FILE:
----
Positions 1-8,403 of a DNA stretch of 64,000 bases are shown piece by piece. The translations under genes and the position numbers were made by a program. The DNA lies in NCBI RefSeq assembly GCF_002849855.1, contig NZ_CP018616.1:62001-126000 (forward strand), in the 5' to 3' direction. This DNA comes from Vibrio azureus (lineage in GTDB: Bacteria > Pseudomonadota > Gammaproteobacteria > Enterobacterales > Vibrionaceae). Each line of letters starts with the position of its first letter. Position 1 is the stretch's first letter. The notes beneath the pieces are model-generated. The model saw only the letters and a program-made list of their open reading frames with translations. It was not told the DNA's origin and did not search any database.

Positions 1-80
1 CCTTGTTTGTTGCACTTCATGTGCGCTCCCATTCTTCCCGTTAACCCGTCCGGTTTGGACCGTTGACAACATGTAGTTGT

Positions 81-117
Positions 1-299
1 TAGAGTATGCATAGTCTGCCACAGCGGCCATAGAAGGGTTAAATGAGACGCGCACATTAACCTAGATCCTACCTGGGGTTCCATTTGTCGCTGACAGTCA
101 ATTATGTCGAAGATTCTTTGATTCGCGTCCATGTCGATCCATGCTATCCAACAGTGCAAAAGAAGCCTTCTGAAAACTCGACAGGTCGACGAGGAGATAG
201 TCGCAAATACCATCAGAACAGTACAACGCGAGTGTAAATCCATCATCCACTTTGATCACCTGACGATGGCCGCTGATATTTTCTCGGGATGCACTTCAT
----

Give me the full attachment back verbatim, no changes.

Positions 1-8,403 of a DNA stretch of 64,000 bases are shown piece by piece. The translations under genes and the position numbers were made by a program. The DNA lies in NCBI RefSeq assembly GCF_002849855.1, contig NZ_CP018616.1:62001-126000 (forward strand), in the 5' to 3' direction. This DNA comes from Vibrio azureus (lineage in GTDB: Bacteria > Pseudomonadota > Gammaproteobacteria > Enterobacterales > Vibrionaceae). Each line of letters starts with the position of its first letter. Position 1 is the stretch's first letter. The notes beneath the pieces are model-generated. The model saw only the letters and a program-made list of their open reading frames with translations. It was not told the DNA's origin and did not search any database.

Positions 1-80
1 CCTTGTTTGTTGCACTTCATGTGCGCTCCCATTCTTCCCGTTAACCCGTCCGGTTTGGACCGTTGACAACATGTAGTTGT

Positions 81-117
Positions 1-299
1 TAGAGTATGCATAGTCTGCCACAGCGGCCATAGAAGGGTTAAATGAGACGCGCACATTAACCTAGATCCTACCTGGGGTTCCATTTGTCGCTGACAGTCA
101 ATTATGTCGAAGATTCTTTGATTCGCGTCCATGTCGATCCATGCTATCCAACAGTGCAAAAGAAGCCTTCTGAAAACTCGACAGGTCGACGAGGAGATAG
201 TCGCAAATACCATCAGAACAGTACAACGCGAGTGTAAATCCATCATCCACTTTGATCACCTGACGATGGCCGCTGATATTTTCTCGGGATGCACTTCAT